The SFB/Transregio 161’s Graduate School had the pleasure to attend a workshop on Machine Learning: Dimension Reduction Techniques, which was held by Dr. Michaël Aupetit, Senior Scientist at QCRI, Qatar.
Linguistic data is inherently multidimensional, with complex interactions between
different linguistic features and structures being the norm rather than the
exception. Historical linguistic change typically is the result of such complex interactions.
The core remit of historical linguistic work is to identify a language change
and to understand how different relevant factors have interacted with each other
across time to effectuate the change.
Hannah Booth from UK tells about her intersting research time at Miriam Butt’s project D02.
I’m a PhD student at University of Ontario Institute of Technology (UOIT) in Canada, where I belong to the visualization for information analytics laboratory (vialab). In this past summer, I had the amazing opportunity to spend 3 months in the University of Konstanz working closely with the Data Analytics and the Computational Linguistic groups.
Many applications exist that deal with relations, between people in a social network, between functions in a software system, or between cities in a transportation network. Typically, such relations are not static, but they are changing more or less frequently over time. This means the social contacts of people may differ from time to time, the function calls may change if new components are implemented, or routes may be blocked due to traffic jams or bad weather conditions.
I had the chance to interview Prof. Grinstein after his talk ‘Visual Analytics: A Modern View of its Future and Research Opportunities’ at the University of Konstanz in June 2017, when he visited Prof. Daniel A. Keim and his project team within the SFB-TRR 161. In my interview he was answering questions like “Why is research in the field of computer science, data visualization and visual analytics so important?”, “What are the major risks of visualization and visual analytics in the future?”, “What do we have to teach our children to make them fit for the future world?”, or “What challenges does Georges Grinstein still have?”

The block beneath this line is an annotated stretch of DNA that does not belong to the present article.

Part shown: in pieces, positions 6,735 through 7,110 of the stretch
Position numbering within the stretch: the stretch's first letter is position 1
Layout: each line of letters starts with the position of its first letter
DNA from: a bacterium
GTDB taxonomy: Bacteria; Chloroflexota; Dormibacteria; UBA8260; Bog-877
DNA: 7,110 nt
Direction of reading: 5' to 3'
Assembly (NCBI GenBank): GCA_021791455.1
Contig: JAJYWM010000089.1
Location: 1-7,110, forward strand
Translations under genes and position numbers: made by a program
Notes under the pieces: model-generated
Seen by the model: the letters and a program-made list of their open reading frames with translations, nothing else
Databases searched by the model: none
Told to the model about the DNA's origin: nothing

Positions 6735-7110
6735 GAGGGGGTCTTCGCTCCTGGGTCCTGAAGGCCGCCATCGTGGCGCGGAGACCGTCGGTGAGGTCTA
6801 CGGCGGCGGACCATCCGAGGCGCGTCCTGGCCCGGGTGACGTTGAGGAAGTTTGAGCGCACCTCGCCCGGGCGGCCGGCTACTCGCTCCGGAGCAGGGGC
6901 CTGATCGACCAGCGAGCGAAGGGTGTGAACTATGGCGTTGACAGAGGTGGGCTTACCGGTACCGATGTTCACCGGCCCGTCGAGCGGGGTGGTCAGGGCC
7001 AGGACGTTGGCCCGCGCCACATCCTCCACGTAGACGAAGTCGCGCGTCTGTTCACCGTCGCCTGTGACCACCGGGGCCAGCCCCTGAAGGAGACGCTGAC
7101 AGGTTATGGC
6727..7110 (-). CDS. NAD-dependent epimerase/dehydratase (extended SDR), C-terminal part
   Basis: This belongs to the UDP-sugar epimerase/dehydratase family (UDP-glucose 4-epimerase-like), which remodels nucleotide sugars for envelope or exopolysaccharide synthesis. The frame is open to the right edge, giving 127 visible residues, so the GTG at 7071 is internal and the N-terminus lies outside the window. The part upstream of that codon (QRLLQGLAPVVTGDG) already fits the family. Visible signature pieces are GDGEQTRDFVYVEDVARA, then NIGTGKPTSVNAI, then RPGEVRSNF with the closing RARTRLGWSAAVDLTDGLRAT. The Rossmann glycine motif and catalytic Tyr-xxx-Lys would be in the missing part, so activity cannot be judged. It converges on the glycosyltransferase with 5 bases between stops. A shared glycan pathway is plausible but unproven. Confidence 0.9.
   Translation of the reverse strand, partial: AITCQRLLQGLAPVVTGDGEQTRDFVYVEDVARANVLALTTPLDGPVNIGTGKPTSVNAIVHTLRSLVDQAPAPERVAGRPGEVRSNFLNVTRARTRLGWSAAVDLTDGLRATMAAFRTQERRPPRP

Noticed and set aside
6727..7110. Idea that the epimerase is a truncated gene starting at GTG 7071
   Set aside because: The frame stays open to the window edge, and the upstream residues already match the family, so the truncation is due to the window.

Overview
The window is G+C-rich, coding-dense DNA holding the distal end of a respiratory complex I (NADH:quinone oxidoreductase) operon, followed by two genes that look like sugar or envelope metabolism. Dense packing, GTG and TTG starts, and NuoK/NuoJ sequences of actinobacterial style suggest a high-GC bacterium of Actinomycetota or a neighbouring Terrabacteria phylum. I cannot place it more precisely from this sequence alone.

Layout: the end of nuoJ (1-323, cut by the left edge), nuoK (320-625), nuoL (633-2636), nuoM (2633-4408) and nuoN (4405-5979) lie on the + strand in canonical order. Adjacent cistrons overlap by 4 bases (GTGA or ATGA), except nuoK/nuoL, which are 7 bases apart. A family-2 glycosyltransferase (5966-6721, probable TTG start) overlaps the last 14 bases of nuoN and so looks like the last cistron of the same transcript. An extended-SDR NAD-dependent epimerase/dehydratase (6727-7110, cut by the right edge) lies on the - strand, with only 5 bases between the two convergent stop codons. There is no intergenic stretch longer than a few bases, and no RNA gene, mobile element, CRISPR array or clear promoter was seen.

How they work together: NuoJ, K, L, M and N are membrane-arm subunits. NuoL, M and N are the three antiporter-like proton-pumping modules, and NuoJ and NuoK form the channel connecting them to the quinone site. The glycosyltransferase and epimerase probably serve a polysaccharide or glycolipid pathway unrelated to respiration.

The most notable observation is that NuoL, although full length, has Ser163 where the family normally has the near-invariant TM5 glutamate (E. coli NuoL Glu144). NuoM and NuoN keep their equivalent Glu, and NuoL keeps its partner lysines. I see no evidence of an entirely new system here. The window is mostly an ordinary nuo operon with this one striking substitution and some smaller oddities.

Visualizations represent a means to communicate data and analysis results. Our research at the Chair for Data Analysis and Visualization is driven by real-world problems and intends to bring the human capabilities and perception together with computer algorithms, using visualization. Thereby, we face the key challenge of how to visually communicate data to the human. A common assumption of visualization researchers is: the more abstract a representation is, the harder it is to interpret for the human, in particular if not trained in reading visualizations.
During this winter, I spent the last three months at the Data Analysis and Visualization Group led by Prof. Dr. Daniel Keim at the University of Konstanz. During this stay I had the opportunity to meet many researchers who work in visualization and visual analytics in multiple domains and pursue my research work.